Quickly machined up a center arbor for the 7″ disc.

176-140

TIG welded the center arbor to the disc which will allow me to mount the disc into my lather chuck.

176-160

With the plasma cut circle mounted in the lathe I was able to trim it down to a precise diameter.

176-150

Time to move onto the actual sacrificial plate. I got my hands on a chunk of 8″ wide by 1″ thick solid red oak. I jig sawed out a rough 7 inch circle.

176-170

Next is was mounted onto my previously machined 10 gauge steel disc using wood screws.

176-180

And onto the lathe it went.

176-190

It was trimmed down, and sanded, to final dimensions.

176-200

Three 1/4 x 20 steel inserts where installed.

176-210

2 coats of stain and 2 coats of a clear polyurethane finish were applied to give it some protection.

176-220

I machined up 3 brass pegs to allow for mounting the oak base to the powder coated steel base. This way the sacrificial base can be dropped onto the original drill press base quickly. I also designed it that if the 1″ oak gets drilled all the way through the bit will eventually hit the steel backing. If the operator chooses to continue drilling through the steel base into the drill table then I suggest he/she steps away from the machine and never gets within 10 feet of it again.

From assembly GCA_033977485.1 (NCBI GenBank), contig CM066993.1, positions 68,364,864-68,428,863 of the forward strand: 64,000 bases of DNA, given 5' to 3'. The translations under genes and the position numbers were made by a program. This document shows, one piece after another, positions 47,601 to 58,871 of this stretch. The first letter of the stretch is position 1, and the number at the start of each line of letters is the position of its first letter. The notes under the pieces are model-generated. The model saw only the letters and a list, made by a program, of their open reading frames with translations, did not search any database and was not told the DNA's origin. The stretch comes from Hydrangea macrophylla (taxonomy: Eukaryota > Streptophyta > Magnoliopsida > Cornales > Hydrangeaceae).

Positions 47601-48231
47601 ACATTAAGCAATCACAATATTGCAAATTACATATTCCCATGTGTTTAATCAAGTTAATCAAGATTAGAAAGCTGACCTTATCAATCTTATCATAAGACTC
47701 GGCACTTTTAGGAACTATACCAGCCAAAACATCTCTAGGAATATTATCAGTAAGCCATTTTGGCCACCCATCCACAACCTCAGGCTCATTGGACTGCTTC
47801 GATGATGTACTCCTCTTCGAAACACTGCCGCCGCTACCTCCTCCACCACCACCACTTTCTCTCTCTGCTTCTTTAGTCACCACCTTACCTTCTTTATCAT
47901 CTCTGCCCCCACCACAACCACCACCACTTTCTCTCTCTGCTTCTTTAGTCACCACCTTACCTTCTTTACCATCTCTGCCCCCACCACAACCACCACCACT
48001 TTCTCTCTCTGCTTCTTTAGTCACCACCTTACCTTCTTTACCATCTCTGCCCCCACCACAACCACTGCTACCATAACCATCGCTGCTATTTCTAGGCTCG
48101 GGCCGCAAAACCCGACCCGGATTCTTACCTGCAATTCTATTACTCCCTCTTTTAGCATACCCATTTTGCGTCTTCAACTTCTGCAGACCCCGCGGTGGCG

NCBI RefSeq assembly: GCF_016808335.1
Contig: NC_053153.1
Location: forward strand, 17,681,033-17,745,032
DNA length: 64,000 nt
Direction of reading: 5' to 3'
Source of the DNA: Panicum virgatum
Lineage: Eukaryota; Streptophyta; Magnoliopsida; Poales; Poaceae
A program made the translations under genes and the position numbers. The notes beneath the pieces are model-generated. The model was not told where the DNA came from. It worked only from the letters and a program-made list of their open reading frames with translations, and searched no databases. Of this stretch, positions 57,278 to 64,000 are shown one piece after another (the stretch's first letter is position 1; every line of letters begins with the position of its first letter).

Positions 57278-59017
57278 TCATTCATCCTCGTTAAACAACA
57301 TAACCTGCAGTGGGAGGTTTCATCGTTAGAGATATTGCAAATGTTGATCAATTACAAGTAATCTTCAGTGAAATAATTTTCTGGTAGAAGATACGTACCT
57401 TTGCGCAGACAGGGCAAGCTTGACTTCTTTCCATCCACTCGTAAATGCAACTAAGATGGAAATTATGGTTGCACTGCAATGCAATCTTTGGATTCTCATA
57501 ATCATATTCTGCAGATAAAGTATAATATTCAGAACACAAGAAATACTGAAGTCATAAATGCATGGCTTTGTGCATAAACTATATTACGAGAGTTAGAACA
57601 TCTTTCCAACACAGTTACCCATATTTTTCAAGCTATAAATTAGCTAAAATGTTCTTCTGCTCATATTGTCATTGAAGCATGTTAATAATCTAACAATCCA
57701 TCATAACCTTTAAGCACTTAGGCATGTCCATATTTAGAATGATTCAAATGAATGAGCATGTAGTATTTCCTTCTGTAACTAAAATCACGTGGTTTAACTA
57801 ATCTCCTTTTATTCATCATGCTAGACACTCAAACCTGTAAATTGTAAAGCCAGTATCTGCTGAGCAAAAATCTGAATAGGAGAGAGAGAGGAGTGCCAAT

176-230

Here I am back onto my highlight dilemma. I applied some more of the dark copper model paint to the back side of a flat black mount. I think at this point I am going to decline from highlighting the raised lettering. As cool as I think it would look I need to ensure that post drill looks period correct. Back in the day the manufacturer would not take the time to apply the highlights.

176-240

This is most of the hardware that has been cleaned up, refinished, or replaced.

176-250

What holds the drill arbor to the down feed acme rod is a couple of 3/16″ pins. Originally there was a “one time use” crush sleeve that went over the pins in order to prevent them from coming out. I opted to machine a bronze sleeve with a set screw to allow for servicing. As stated in my previous post I am aware that this repair is not period correct.